Perseid Meteor Shower to Light Up the Night Skies in 2016
The 2016 Perseids will peak on the night of August 11 and early morning hours of August 12. This year, astronomers are predicting a spectacular shower, with about 200 meteors per hour lighting up the night sky during the time of maximum activity.
A waxing gibbous Moon may make it harder for some observers to watch the meteor shower. However, if the peak occurs after the Moon sets in your location, you may be treated to a spectacular show of celestial fireworks, weather permitting, of course.
The high level of Perseid activity this year means that even observers in some Southern Hemisphere locations will be able to see some fireballs.
When Can I See the Perseids?
The best time to view the Perseids, and most other meteor showers, is when the sky is the darkest. Most astronomers suggest that depending on the Moon’s phase, the best time to view meteor showers is right before dawn.
Made of tiny space debris from the comet Swift-Tuttle, the Perseids are named after the constellation Perseus. This is because the direction, or radiant, from which the shower seems to come in the sky lies in the same direction as the constellation Perseus, which can be found in the north-eastern part of the sky.
While the skies are lit up several time a year by other meteor showers, the Perseids are widely sought after by astronomers and stargazers. This is because at its peak, one can see 60 to 100 meteors in an hour from a dark place.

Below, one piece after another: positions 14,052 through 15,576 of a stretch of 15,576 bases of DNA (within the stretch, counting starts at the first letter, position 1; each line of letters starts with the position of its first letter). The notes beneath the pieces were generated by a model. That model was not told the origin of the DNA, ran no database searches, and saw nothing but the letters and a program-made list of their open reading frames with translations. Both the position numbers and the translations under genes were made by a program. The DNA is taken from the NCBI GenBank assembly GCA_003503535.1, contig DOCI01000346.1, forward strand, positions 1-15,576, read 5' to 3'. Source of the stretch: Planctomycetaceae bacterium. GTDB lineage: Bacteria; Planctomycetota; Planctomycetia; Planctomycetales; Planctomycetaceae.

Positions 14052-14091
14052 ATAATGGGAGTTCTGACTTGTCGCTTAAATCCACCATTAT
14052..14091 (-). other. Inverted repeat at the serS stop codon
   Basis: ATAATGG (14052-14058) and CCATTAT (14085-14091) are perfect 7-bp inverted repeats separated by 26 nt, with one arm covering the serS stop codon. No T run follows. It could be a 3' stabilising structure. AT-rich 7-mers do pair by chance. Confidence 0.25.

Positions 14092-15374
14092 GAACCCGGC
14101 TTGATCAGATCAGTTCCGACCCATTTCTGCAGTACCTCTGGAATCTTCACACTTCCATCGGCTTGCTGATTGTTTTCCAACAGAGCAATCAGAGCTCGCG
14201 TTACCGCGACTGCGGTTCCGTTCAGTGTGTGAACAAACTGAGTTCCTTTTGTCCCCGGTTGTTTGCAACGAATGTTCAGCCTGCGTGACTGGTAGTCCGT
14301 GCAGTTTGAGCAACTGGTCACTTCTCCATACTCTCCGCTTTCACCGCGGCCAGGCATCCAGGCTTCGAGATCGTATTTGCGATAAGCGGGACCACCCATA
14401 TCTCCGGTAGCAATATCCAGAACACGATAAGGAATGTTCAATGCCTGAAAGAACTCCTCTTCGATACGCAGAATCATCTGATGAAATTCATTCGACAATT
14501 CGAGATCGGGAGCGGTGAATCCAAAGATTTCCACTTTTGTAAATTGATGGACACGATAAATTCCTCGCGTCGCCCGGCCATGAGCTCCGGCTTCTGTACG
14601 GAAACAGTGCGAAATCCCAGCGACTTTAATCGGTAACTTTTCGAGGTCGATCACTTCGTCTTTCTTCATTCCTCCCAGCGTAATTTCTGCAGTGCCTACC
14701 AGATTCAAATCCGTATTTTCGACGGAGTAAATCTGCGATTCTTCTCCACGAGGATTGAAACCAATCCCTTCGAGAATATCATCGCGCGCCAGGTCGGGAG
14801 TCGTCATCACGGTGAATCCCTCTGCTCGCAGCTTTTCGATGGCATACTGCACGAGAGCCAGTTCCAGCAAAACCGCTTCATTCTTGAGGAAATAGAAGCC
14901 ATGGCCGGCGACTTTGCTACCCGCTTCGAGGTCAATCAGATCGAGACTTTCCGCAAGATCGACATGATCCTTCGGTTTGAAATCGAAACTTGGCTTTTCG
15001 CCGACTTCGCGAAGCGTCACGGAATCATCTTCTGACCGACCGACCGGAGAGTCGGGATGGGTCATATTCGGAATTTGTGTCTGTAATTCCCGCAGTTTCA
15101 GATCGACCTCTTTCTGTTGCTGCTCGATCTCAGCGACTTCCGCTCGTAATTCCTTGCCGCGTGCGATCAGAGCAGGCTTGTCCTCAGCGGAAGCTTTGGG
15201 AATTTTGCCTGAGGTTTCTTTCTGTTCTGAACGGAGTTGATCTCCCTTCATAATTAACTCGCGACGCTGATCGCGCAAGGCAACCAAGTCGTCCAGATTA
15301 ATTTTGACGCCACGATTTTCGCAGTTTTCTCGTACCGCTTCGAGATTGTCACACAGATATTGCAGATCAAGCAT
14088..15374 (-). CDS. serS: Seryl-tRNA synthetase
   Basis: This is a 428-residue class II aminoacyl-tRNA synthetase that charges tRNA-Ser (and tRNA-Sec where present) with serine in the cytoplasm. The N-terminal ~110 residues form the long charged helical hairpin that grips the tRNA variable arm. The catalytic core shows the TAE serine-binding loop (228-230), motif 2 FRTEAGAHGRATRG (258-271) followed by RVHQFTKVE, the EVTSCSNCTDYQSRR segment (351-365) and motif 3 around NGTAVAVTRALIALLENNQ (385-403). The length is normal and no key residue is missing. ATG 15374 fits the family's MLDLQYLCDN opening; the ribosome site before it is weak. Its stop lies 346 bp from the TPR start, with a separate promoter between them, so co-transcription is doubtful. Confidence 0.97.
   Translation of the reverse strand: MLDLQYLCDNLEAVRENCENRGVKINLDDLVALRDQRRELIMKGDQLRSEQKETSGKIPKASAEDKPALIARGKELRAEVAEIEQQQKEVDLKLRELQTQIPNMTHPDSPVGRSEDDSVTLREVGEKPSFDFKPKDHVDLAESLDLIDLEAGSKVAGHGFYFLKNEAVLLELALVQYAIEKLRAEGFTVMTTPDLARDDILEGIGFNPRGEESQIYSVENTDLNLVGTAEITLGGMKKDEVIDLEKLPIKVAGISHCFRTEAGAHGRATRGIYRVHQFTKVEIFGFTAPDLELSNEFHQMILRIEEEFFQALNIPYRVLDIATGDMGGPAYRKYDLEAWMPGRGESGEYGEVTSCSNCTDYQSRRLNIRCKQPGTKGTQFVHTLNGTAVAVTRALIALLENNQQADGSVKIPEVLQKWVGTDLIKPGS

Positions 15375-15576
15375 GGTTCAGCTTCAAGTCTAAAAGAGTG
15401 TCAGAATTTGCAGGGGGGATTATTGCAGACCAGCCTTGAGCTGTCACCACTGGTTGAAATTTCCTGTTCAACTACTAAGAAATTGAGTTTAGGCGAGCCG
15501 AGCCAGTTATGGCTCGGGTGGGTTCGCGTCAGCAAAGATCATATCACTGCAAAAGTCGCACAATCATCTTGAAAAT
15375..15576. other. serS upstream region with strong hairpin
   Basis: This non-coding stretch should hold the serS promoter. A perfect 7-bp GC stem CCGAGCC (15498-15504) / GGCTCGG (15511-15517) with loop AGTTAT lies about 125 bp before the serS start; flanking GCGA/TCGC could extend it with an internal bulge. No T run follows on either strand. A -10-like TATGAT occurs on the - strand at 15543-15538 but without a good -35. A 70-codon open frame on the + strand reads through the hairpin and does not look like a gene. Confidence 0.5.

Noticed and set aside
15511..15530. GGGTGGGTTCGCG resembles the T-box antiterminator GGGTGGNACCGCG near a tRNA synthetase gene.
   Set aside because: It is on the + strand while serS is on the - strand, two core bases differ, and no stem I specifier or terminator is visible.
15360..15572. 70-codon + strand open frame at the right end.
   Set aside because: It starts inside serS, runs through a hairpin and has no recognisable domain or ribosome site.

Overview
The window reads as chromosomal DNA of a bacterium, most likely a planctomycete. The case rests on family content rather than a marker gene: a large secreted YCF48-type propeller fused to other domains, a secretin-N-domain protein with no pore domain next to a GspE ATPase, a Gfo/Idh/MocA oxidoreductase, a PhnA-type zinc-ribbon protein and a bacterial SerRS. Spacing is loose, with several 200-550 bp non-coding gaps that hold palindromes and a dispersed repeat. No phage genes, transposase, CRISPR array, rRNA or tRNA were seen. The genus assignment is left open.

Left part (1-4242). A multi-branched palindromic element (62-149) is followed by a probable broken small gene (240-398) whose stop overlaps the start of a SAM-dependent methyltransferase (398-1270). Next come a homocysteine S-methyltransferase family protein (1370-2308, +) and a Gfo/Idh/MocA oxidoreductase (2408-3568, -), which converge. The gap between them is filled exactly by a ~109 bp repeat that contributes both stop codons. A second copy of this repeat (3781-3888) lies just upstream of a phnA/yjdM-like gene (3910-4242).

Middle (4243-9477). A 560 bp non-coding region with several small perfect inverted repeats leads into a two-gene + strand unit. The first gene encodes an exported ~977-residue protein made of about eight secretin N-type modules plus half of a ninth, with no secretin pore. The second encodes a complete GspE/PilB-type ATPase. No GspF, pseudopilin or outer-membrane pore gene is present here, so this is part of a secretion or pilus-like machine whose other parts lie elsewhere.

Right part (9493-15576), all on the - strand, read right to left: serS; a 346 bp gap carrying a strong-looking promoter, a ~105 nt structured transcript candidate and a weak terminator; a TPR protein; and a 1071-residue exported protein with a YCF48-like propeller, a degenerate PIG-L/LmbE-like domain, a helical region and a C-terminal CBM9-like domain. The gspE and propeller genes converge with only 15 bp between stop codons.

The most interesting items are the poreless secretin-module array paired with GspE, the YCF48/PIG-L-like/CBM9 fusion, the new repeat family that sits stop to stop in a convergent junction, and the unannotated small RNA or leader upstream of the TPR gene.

Where Can I See the Perseids?
The Perseids can be seen in the Northern Hemisphere. Look between the radiant, which will be in the north-east part of the sky, and the zenith (the point in the sky directly above you).
While you can easily see a shooting star with the naked eye just looking straight up, the table below shows the exact direction of the Perseids from your location.
Location in the SkyThe Perseids meteor shower is not visible at this time of year. The best date is around Aug 13, 2017, table below is for that date:
|Perseids meteor shower for New York (Night between Aug 13 and Aug 14)|
|Sun 9:00 PM||19°||13.7°|
|Sun 10:00 PM||26°||18.1°|
|Sun 11:00 PM||32°||23.7°|
|Mon 1:00 AM||41°||37.4°|
|Mon 2:00 AM||44°||45.2°|
|Mon 3:00 AM||44°||53.1°|
|Mon 4:00 AM||41°||60.9°|
|Mon 5:00 AM||32°||67.7°|
Set your location
How to Watch Meteor Showers
- Check the weather: Meteors, or shooting stars, are easy to spot. All you need is clear skies and a pair of eyes.
- Get out of town: Find a place as far away as possible from artificial lights.
- Prepare to wait: Bring something to sit or lie down on. Star gazing is a waiting game, so get comfortable.
In This Article
- When Can I See the Perseids?
- Comet Swift-Tuttle
- Where Can I See the Perseids?
- How to Watch Meteor Showers